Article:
Store closures and bankruptcies weighed on some apparel retailers in 2016

Store closures and bankruptcies weighed on some apparel retailers in 2016

A local-for-local manufacturing vision, expansion in Asia, robotic warehousing and automated delivery systems helped lift some retailers during 2016, but concerns over conditions and working practices, store closures and bankruptcies weighed on others.


Under Armour 

US-based sportswear brand Under Armour delivered its 26th consecutive quarter of 20%-plus revenue growth in the third quarter of 2016, with sales increases across all divisions. Net sales rose 22% to US$1.47bn. Apparel sales accounted for the lion's share, rising 18% to US$1.02bn. The company is forecasting full year sales of nearly US$5bn, a growth of around 24% over the previous year. Under Armour's local-for-local manufacturing vision is also taking shape, with a new state-of-the-art 'UA Lighthouse' facility in the US that will serve as a hub for manufacturing and design innovation.


US casual footwear brand Skechers also enjoyed a bumper year, booking its highest ever third quarter sales figures in 2016. The company announced the expansion of retail operations in South Korea through a new joint venture called Skechers Korea with Hong Kong-based conglomerate Luen Thai Enterprises in November. Skechers already operates 57 concept and outlet stores in South Korea and is counting on the new venture to expand not only its South Korean business but also its regional footprint, according to the company's CEO David Weinberg.

Hennes & Mauritz (H&M)

Asia was also a focus for Swedish fashion giant Hennes & Mauritz (H&M), which will open its first Vietnamese stores in the coming year. H&M follows the likes of Zara, Mango and Gap into the Vietnamese market, also launching an e-commerce platform in South Korea. Although the retailer has posted sluggish overall sales this year, with forecasts of a less-than-spectacular fourth quarter blamed on unseasonable weather, its expansion programme shows no sign of slowing, with a net addition of 425 new stores in 2015-16 and entry into 11 new e-commerce markets.

Hudson's Bay 

Robotic warehousing and automated delivery systems promises to be a competitive edge for retailers expanding their online business. Canadian retailer Hudson's Bay (HBC) opened a US$60m state-of-the-art robotic fulfilment system at its Scarborough Distribution Centre in Toronto this year, allowing significant expansion to its e-commerce business with the possibility of handling 4,200 orders per hour.


Meanwhile, value fashion retailer Primark is focusing on bricks over clicks to boost sales. The company increased its retail space by 1.2m sq ft this year, with projections of a further 1.3m sq ft next year. Despite like-for-like sales decreasing 2% overall, which the company blamed on unseasonable weather and conservative customer spending, Ireland, Spain, France and Austria all showed consistent and positive performance. Exposure to fluctuating currencies saw operating profit margins decrease, an effect that was mitigated thanks to tight stock management, according to the company.



Proving all that glitters online is not necessarily gold, UK online retailer Asos saw its share price tumble in October as the company revealed a 31% fall in full-year earnings. Despite overall sales that rose 26% to GBP1.44bn, costs related to the exit of Asos's China business and trademark infringement disputes hurt the bottom line. The company was also slammed by the GMB trade union within Britain, who cited recent investigations into "serious concerns about conditions and working practices" at its warehouse operations.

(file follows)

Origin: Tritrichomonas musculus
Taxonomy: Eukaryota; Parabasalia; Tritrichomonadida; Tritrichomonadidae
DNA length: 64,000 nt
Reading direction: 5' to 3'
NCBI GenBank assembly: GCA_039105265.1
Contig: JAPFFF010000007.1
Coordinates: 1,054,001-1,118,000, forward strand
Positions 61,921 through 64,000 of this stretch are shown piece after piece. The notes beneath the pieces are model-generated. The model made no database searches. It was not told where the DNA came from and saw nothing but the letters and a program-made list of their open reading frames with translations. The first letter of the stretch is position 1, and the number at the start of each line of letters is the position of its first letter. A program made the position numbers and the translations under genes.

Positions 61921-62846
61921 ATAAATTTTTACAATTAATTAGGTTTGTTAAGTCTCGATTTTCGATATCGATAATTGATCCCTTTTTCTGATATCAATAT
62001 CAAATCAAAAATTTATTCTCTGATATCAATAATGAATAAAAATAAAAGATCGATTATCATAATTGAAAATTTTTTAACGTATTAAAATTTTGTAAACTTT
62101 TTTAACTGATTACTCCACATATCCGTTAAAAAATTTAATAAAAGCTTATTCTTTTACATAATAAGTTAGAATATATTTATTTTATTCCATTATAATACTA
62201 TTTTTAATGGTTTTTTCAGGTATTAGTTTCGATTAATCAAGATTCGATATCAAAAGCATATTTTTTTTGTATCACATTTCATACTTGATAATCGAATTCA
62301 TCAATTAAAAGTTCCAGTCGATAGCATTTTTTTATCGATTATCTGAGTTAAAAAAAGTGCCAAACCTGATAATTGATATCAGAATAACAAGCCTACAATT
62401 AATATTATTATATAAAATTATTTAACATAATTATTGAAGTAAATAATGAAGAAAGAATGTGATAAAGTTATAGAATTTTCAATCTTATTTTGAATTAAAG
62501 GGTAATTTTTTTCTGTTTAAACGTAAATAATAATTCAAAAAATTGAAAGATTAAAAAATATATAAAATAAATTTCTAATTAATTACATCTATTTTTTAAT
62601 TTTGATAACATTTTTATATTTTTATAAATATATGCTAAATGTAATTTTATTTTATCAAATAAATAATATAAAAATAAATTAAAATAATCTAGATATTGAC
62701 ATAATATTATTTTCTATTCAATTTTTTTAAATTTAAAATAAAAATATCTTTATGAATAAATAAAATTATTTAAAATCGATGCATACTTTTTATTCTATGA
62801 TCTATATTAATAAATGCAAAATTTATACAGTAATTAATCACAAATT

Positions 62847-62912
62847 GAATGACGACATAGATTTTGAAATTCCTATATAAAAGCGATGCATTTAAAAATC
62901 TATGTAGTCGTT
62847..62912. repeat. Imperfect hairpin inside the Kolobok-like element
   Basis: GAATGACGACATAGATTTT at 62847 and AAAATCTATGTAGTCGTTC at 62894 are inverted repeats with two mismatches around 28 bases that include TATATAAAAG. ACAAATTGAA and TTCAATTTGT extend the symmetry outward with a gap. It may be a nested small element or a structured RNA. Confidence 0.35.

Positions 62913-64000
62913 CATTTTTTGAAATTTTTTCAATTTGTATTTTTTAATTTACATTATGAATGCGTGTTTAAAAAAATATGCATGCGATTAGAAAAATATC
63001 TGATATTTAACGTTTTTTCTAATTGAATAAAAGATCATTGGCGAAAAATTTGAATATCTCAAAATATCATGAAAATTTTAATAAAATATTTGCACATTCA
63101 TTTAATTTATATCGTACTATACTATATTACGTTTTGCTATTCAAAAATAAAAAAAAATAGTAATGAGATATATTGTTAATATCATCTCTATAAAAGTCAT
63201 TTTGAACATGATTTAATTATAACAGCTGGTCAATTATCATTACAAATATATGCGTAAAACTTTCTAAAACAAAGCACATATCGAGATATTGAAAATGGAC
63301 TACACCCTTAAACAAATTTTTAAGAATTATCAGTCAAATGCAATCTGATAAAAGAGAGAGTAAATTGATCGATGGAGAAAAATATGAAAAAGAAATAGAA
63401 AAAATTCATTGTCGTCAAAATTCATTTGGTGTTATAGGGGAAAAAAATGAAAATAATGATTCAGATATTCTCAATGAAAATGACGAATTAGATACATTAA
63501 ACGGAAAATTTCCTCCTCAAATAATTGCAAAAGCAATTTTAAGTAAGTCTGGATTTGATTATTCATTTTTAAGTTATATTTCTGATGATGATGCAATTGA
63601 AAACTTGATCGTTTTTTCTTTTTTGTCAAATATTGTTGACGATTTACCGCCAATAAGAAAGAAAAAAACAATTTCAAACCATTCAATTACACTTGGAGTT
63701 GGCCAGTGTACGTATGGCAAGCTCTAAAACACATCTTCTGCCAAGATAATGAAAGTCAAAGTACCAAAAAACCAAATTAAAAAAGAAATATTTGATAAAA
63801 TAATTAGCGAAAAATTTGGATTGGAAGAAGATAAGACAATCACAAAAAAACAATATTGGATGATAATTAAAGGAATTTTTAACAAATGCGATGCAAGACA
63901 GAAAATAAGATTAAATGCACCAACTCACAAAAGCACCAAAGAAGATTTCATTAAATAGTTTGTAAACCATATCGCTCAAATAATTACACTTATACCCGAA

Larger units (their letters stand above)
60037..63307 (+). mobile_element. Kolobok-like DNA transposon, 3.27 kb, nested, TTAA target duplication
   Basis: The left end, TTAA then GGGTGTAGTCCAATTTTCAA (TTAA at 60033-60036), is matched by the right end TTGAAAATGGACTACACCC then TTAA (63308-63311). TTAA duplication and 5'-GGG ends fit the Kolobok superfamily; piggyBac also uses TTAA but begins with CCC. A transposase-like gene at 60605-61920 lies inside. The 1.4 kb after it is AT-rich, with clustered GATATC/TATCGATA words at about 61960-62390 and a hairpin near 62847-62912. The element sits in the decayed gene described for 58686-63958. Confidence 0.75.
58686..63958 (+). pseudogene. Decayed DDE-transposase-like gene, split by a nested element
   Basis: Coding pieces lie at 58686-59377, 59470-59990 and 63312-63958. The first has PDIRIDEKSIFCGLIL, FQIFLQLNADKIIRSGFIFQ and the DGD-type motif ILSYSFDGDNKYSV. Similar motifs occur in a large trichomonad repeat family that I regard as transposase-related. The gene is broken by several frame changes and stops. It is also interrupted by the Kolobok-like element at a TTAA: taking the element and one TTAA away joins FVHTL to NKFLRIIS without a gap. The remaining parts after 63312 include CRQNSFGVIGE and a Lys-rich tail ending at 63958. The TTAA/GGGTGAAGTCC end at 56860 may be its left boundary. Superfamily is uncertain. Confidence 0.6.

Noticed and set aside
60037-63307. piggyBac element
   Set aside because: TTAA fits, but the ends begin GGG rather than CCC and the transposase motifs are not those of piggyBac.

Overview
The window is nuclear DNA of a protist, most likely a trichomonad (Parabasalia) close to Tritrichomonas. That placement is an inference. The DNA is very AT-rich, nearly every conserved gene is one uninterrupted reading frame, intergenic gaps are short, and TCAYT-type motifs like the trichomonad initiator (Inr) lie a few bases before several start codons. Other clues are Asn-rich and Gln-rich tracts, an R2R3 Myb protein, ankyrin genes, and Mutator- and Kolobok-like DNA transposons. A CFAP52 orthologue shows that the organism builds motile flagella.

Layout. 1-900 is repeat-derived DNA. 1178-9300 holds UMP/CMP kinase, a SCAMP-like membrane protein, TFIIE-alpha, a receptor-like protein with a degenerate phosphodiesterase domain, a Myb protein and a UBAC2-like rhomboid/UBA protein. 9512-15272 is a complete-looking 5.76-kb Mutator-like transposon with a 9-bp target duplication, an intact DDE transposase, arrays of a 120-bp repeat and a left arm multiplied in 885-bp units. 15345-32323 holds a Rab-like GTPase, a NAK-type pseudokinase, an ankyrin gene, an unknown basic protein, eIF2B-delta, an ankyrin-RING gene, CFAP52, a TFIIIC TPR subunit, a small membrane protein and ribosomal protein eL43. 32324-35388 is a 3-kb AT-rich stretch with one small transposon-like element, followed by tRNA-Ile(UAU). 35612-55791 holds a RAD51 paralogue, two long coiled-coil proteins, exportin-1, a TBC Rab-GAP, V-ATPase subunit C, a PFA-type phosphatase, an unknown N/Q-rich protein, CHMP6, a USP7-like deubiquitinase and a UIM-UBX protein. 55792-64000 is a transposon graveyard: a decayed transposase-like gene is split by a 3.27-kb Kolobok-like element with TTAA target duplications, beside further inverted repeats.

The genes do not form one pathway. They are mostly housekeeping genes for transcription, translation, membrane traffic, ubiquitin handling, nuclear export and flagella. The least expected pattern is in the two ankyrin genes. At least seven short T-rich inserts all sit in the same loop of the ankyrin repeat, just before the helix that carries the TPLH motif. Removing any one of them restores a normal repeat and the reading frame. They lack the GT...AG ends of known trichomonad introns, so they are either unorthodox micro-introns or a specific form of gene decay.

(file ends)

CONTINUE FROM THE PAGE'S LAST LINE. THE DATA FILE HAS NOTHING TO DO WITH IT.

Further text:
Gap Inc

US retailer Gap Inc continued its troubled run this year with net income falling 17.7% to US$204m in the third quarter of 2016, from US$248m in the same period a year ago. The retailer has struggled to win back favour with customers, according to analysts, and has announced the closure of most of its UK stores by the end of fiscal 2016, part of an estimated 75 Old Navy and Banana Republic store closures this year. Net sales decreased 2% to US$3.80bn in the third quarter. For both the Gap and the Banana Republic brands, comparable sales slid 8%, while Old Navy sales rose 3% compared to the same period last year.

American Apparel

American Apparel's financial woes also reached a new low as the US retailer filed for Chapter 11 bankruptcy protection in November, the second time in just over a year. Struggling with more than US$310m in debt, slumping sales and corporate lawsuits, the company had attempted to implement a comeback plan after its initial filing in October 2015 but was unable to turn its fortunes around. Canada's Gildan Activewear offered to buy the brand in November, in a deal worth US$66m.

Abercrombie & Fitch

Teen apparel retailer Abercrombie & Fitch announced it will close its flagship Seoul store in January, also exercising a lease kick-out option for its flagship in Hong Kong. The company's third quarter results were described by analysts as "disastrous" with earnings down by over 80% to US$7.9m. Together with the flagship closures, Abercrombie says it expects to close about 35 US stores in the fourth quarter, taking total closures to 50, while seven new stores will be opened, five of which are in China.

Marks & Spencer 

Meanwhile, in a massive strategic shift, British retailer Marks & Spencer will pull clothing from 60 of its UK stores over the next five years and axe underperforming brands, dedicating the space to its food business. M&S announced it will close 30 UK stores and 53 international stores in the same period, including all ten of its Chinese operations and seven in France. The announcement came as pre-tax profit plunged to GBP25.1m (US$31.1m) in the six months to 1 October, from GBP216m in the same period last year.